A Lucky Rescue Makes A Happy Family
Driving to work this morning Ron saw a small bird walking awkwardly on the road, desperately trying to get away from a crow, while two of its friends who were trying their best to distract the crow were having no impact. Ron stopped the car and picked up the bird. He or she could not fly and it was hard to tell whether it was permanently injured. The bird was so happy to be picked up and Ron felt he certainly didn't want to be eaten by the crow. By the time Ron turned the car around and brought him home, holding him gently in his hand, the bird looked very comfortable, snug and warm in his hand. He didn't want to be put down and looked like he was going to sleep. We gave him a few drops of diluted Bach's Rescue Remedy on his beak and let him sleep in the safety of Ron's palm for about an hour.
The little chap was slightly bigger than a wren or thornbill and we thought it resembled a brown-songlark. Ron had to return to work, so we made a little soft and comfortable spot for him in a box, with some water and seeds in bottle lids in one corner, covered the box with some light net to allow for the air circulate and tied it around the box with an old motorbike strap. The bird just sat in one spot without moving. We couldn't tell if he was stunned, or sleeping or suffering from internal injuries. We thought it best to let it rest in a quiet, semi-dark spot with a nice breeze from a fan blowing over the box to aid air circulation. The bird rested for another hour or so, before moving a little bit and then it moved to the water bowl, sat on it and tried feebly to get out. I put some water on its beak tip with a teaspoon, careful not to pour any in his nostrils. The bird sat quietly with his eyes shut as if it couldn't move. A few hours later, he called out to me. In small chips at first. I gave him some more water, then an hour later, he actually perked up, began rolling his eyes and drank more water eagerly this time. I added a couple of drops of multi-vitamins to the water and gave him some, which he seemed to love. He didn't seem at all interested in the seeds, though he did sit on top of them. It seemed to me that he couldn't sit up properly. So we made an appointment with the vet and fortunately they could see us straightaway. To view the slidehsow click here.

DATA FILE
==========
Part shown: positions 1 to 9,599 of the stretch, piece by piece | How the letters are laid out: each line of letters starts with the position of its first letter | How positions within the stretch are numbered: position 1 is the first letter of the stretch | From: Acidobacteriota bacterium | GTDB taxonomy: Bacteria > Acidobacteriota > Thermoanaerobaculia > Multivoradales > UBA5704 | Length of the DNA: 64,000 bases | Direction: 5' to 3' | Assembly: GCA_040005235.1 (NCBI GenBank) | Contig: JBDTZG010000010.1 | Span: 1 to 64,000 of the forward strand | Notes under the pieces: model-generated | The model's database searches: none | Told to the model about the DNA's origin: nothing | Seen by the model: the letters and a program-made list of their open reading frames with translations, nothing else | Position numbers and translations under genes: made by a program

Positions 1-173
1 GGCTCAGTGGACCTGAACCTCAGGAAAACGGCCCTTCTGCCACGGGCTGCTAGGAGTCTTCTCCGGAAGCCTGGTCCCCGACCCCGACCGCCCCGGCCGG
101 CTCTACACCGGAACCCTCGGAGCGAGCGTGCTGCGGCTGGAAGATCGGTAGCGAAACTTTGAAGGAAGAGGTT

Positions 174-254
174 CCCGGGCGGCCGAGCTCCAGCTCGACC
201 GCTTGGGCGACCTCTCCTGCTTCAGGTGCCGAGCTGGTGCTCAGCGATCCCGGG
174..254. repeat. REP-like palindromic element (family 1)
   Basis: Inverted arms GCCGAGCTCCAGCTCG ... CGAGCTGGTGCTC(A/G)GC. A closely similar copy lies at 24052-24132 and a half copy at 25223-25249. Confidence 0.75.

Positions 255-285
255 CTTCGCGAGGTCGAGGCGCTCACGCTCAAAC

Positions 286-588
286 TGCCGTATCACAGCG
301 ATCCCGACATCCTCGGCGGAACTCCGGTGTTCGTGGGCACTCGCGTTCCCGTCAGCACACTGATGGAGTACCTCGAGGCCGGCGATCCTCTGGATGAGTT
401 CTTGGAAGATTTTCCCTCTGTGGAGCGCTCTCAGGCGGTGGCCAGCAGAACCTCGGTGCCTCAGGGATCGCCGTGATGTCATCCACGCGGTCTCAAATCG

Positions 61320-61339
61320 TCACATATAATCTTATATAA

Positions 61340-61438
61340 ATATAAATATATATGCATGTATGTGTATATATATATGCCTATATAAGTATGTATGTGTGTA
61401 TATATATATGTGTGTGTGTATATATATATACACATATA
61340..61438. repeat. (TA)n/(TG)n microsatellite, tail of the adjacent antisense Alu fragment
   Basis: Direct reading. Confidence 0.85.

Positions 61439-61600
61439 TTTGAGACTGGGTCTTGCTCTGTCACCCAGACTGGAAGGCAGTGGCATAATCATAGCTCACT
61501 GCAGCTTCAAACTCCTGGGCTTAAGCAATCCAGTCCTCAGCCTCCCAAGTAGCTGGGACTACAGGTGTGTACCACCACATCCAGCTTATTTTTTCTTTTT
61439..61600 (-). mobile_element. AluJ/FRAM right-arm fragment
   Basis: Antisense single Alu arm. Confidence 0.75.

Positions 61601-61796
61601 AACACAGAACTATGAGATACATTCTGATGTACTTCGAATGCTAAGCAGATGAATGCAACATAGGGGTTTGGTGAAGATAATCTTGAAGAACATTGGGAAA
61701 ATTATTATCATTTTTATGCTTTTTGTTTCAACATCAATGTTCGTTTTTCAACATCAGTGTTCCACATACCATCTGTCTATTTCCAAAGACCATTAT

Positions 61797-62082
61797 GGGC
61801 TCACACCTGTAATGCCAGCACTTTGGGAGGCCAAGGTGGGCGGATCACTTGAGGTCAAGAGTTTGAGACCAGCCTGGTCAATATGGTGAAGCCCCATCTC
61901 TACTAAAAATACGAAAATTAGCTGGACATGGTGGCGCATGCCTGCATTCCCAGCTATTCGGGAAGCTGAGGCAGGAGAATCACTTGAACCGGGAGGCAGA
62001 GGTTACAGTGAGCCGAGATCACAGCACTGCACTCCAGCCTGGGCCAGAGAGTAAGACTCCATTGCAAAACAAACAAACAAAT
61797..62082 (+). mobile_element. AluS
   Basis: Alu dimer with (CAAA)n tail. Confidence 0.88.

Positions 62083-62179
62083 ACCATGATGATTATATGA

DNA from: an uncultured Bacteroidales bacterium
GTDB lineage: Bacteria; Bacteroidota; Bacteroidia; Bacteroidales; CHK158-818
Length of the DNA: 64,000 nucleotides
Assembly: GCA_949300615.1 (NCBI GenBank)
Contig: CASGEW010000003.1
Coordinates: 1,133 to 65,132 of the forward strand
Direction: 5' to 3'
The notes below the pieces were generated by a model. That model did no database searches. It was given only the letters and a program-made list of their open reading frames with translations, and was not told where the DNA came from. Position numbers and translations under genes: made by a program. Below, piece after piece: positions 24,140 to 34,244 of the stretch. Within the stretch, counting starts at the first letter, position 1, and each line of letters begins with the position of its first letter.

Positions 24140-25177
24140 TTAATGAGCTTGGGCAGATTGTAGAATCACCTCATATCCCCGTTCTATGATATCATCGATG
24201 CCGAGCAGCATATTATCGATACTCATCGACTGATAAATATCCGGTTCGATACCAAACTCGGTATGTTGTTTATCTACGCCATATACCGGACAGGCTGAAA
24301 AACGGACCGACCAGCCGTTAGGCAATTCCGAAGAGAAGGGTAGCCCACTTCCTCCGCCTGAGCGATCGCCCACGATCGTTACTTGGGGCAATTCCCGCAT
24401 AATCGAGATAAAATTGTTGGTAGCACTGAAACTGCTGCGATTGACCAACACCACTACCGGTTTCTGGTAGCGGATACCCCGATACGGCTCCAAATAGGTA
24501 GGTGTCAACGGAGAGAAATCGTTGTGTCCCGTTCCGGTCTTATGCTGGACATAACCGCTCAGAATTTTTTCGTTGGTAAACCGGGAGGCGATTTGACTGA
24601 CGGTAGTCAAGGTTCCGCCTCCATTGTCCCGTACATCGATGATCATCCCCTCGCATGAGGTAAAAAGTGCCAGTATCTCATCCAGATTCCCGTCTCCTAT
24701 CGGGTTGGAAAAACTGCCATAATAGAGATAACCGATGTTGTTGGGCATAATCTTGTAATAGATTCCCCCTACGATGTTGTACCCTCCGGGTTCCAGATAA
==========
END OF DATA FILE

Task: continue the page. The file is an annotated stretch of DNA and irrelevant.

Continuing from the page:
The vets had told us that if they discovered a fracture, the wildlife policy was to euthanise the bird. I sincerely hoped we would not have to do that. The bird had started talking and talked to me for most of the 40 minute trip into town. But I thought, better to be euthanised in the hands of those who cared than be eaten by a crow (not that I grudge nature's creatures their meals...humans do much worse things to animals even though they have a choice...but still...the little fellow certainly didn't want to be caught by a crow when Ron found him).
The bird became quite sprightly in the hands of the vet. It turned out he was a fledgling, but his wings and legs were intact and he was not suffering from any injuries. The vets reckoned, that he may have rolled in the on-rush of a passing car and got stunned, make him easy prey for the crow. The two birds who were trying to stop the crow were probably his parents. The best plan it seemed was to take it back to the same place and put him in a margarine container nailed to a tree, where his parents would find him. If we kept him for another day, even with the intention of helping him get stronger, we ran the risk of him dying through stress or the parents rejecting him due to the delay. We returned promptly. According to the bird books this species was a grass dweller, so we decided not to put him a container nailed to the tree because he would be easy prey for a bigger bird to catch him.